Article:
Next up in our #CustomerSpotlight series is Vincent Drapeau, Director of Sales Training from Intralinks, who shares his career journey and thoughts on the enablement practice.
What was your first job in Sales Enablement and how did that bring you to where you are today?
I joined Intralinks in 2015, as a Client Services Manager. I was very curious in my job and had some natural capabilities for presenting. One day, I was spotted by my current manager in the team, and she had a vacancy fora sales trainer in London. I didn’t know how to do training. I had done sales before moving to customer success but I think it’s the fact that I had developed curiosity, that people knew I was very knowledgeable about our customer ecosystem and can present well. That’s how I moved into training and learned everything from scratch.
What are you most proud of accomplishing in your career?
I remember very much the winter of 2015–16. I was in the interview process to become a trainer. It was a huge career change after five years in CS. I was like, “Am I even worth it?” I questioned myself a lot, and I was scared about the credibility aspect. Would people find me credible in that position? I had established quite a personal brand, so they knew that I was a good CSM, but I had never done sales training. I just worked very hard, stayed humble, and I built a new brand for myself.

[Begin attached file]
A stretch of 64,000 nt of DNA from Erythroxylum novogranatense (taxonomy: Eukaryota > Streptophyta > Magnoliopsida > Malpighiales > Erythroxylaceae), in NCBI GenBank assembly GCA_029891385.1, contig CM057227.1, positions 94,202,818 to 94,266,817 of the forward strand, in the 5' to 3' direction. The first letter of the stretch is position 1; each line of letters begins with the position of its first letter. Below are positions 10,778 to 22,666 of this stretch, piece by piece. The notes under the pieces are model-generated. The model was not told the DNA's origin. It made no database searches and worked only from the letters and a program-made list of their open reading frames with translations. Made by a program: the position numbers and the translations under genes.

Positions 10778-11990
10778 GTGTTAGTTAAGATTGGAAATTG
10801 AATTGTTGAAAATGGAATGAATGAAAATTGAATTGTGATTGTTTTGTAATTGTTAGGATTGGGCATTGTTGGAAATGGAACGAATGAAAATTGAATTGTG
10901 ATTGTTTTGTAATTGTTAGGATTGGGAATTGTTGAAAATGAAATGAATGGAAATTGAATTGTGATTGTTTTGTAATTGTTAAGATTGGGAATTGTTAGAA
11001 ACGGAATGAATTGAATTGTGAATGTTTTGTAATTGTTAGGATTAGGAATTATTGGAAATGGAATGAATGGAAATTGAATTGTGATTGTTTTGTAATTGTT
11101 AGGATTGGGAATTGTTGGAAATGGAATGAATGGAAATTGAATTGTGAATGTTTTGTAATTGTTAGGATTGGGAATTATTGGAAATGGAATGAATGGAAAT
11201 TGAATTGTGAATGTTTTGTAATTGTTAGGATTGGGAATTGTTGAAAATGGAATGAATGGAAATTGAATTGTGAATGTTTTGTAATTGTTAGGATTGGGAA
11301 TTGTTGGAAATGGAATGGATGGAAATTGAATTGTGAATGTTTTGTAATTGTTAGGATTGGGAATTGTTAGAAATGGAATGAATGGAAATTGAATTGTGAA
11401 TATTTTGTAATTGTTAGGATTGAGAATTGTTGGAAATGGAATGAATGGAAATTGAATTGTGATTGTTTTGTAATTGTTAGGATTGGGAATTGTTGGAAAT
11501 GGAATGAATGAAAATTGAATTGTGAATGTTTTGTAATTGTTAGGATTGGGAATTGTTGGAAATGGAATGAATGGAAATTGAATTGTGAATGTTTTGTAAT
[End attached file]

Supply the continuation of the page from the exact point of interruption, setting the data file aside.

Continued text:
What advice do you have for your peers who are trying to make sales enablement a priority within their organization?
Make sure that you are very visible, build a very strong brand, and expertise so that your voice matters. When people say, “Yeah, we want to sell more, we want to enable our reps better. And this, this, this,” make them realize that enablement requires investments to achieve those goals. I also think a great way to build your credibility and brand is to show how investment can be scaled. Tools like Highspot provide an efficient and scalable way to amplify enablement efforts.
As you think about sales enablement, how do you see it evolving in 2022 and beyond?
Virtual learning will continue to be more and more important, but we need to make it more engaging. As anOn example, instead of telling your learners long portions of knowledge and making them do quick exercises afterwards, think of an exercise that they could do first and that will lead them to understand, by themselves, what you want to teach. That is a good way to lead virtual classrooms in the future. Even as in-person training is coming back, it won’t always be the answer to everything because now we’ve proven to the entire world that we can do it virtually efficiently.
What is something most people don’t know about you?
I am a hard-core runner. I run many distances and even though my favorites are the “shorter” distances such as the 5km or 10km, I ran many longer races, including the 2021NYC Marathon.